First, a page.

It is all well and good to condemn these acts of terror and mayhem, but should we do more to understand this enemy we all universally abhor. In an earlier blog I ventured that the interference in Iraq could signal another hundred years war between “The West” and those forces of extremism in he Middle East.  “God is Great” is the cry we often hear as these young jihadists give up their lives for what ever reason.

“Whatever reason?”  that must be part of the solution, not agreeing with it, just understanding what it is. We all have to understand the depth of hatred that is borne towards us in the West.  One way or another the West has caused or acted in a way that has resulted in hundreds of thousands of deaths in the Middle East region from Afghanistan to the African Continent.

From the Crusades through the Palestinian/Israeli debacle, to the espousal and then debunking of tribal leaders willy nilly.  Think of Ghadaffi, Sadam Hussein,  Assad and the house of Saud.  All at one time or another  were our allies or our friends and then when oil supplies or other strategic requirements were threatened  they became our enemies.

Some existing friends and allies routinely chop off heads in public and deny absolutely the rights of at least half their people  yet they remain our allies.

Is it any wonder then that we are loathed and despised for reigning absolute anarchy and terror in Iraq and  Afghanistan to mention but two theatres of mayhem. There are many more, Libya, Syria, Yemen, Egypt, Palestine, the list goes on and on.

So let’s get this straight, we, the West, have blood on our hands, from the crusades to the twenty first century.

Let us confess it.  Let us ask for forgiveness and let us earn the moral right to change the world.  We condemn Isis of course we do.  But are we reaching out to those in need, those whose modern dilemma was sown in our imperial past?

One in five Muslims in Britain it is reported has sympathy for Isis, yet the nearer we get to Syria the extent for support from Muslims for Isis declines.

Why is this?  Can it be that  European Muslims are themselves the subject of suspicion and rejection in the UK and mainland Europe? Is it because those who live in Europe experience first hand the smugness of those who still see themselves as superior?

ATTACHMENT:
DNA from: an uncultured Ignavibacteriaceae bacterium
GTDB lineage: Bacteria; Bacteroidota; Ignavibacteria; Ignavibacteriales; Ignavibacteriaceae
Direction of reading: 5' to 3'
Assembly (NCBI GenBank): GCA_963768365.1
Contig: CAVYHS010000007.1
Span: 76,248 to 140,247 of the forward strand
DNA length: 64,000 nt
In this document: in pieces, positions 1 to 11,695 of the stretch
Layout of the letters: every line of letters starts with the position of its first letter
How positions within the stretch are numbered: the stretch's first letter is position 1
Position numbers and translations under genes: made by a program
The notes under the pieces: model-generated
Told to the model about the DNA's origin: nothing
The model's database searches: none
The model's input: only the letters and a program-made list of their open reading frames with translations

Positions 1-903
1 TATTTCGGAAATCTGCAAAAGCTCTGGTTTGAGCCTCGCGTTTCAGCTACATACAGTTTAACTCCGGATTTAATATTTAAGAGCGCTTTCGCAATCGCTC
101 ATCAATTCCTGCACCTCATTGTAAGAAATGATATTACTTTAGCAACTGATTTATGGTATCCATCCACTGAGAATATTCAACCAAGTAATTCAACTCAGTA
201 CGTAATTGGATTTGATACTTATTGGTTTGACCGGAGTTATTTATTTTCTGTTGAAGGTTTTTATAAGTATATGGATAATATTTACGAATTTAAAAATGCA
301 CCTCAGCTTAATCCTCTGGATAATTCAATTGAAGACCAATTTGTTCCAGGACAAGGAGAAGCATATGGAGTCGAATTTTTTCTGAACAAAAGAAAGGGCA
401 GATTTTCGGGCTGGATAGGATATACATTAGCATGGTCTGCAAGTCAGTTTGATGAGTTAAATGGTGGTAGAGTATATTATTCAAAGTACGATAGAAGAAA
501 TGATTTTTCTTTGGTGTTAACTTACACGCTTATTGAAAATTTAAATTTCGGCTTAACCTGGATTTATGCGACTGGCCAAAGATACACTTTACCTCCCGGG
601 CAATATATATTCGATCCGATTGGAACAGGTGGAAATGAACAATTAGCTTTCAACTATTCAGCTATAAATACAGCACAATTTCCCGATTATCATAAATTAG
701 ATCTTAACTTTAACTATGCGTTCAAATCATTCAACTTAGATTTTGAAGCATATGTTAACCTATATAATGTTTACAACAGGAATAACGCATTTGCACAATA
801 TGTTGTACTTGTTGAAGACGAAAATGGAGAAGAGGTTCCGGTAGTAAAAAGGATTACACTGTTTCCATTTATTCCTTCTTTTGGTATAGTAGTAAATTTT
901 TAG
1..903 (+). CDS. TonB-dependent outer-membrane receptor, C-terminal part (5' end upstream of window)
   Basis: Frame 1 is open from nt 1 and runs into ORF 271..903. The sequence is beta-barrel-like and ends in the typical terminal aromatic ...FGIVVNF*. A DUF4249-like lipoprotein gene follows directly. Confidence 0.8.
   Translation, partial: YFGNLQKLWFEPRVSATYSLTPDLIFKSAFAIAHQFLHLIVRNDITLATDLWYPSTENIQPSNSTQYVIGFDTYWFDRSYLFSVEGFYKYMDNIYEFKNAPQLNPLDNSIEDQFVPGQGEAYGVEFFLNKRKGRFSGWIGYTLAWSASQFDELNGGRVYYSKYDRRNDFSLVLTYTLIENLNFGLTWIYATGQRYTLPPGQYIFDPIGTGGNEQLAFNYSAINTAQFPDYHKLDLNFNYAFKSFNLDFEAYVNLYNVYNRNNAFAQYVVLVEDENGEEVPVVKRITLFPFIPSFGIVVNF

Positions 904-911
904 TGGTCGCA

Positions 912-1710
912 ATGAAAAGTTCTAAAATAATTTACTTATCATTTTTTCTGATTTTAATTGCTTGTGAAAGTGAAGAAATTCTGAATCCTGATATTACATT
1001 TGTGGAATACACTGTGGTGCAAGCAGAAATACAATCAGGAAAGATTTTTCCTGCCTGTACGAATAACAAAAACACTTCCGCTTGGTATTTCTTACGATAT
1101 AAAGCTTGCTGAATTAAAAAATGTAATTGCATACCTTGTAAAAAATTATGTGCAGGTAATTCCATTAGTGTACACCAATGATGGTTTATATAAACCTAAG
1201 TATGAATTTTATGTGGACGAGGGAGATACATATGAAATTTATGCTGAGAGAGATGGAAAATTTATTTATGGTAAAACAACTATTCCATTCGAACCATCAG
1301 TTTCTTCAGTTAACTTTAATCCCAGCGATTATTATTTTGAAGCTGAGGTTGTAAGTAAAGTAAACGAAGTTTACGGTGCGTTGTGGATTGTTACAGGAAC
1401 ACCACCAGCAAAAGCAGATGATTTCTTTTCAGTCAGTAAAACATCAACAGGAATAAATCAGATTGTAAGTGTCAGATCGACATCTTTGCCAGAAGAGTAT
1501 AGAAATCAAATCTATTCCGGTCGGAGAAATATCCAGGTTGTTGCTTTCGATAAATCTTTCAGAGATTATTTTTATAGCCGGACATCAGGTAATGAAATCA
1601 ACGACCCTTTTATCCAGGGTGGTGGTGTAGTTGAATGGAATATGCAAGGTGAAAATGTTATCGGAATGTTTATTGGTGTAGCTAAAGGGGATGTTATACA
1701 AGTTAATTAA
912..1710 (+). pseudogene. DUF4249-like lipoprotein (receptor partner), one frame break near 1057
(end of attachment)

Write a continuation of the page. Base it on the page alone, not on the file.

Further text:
There is a confluence of ethical and political issues here that call for a generosity of spirit to find a way ahead.  Yes we have all transgressed, we have all experienced what it is to dislike, even to despise.  But institutional hatred is a rare and destructive thing, Isis seems to embody it.

The world needs to enjoin in eliminating the Isis philosophy of hate. Are bombs and war the answer?  Is elimination of a group of human beings ever justified? These are questions that need to  embrace, we should not be afraid to express our view.  More importantly we should never stop listening to diverse points of view.

 

 

 

 

 

 

 

 

Organising the political agenda

I was interested in an article in the Times today which touched on the dilemmas of the leading UK political parties. The gist is that political parties should change their organisation if they change their goals. I.E the conservatives move left to centre they need a known genuine softer operator at the Treasury alongside Osborne. Likewise if Corbyn is going to make any progress at all he has to gain the support of the parliamentary party or risk anarchy.
When I worked I often tried to match organisations with goals. If you want to score goals you have to have a strike force and you have to make sure they get the ball. elementary I hear you say.
However successful organisations e.g. election winners often sow the seeds of their own self destruction by failing to change and repeating yesterdays’ solutions to today’s problems.
Progressive change is essential, Cameron is stuttering and failing in his bid to be the party for all, whilst Corbyn is floating on a mirage of innocently naive rhetoric.
The point is that the UK electorate want steady management with sensitive and reasonable compassion. Neither party seems to understand this.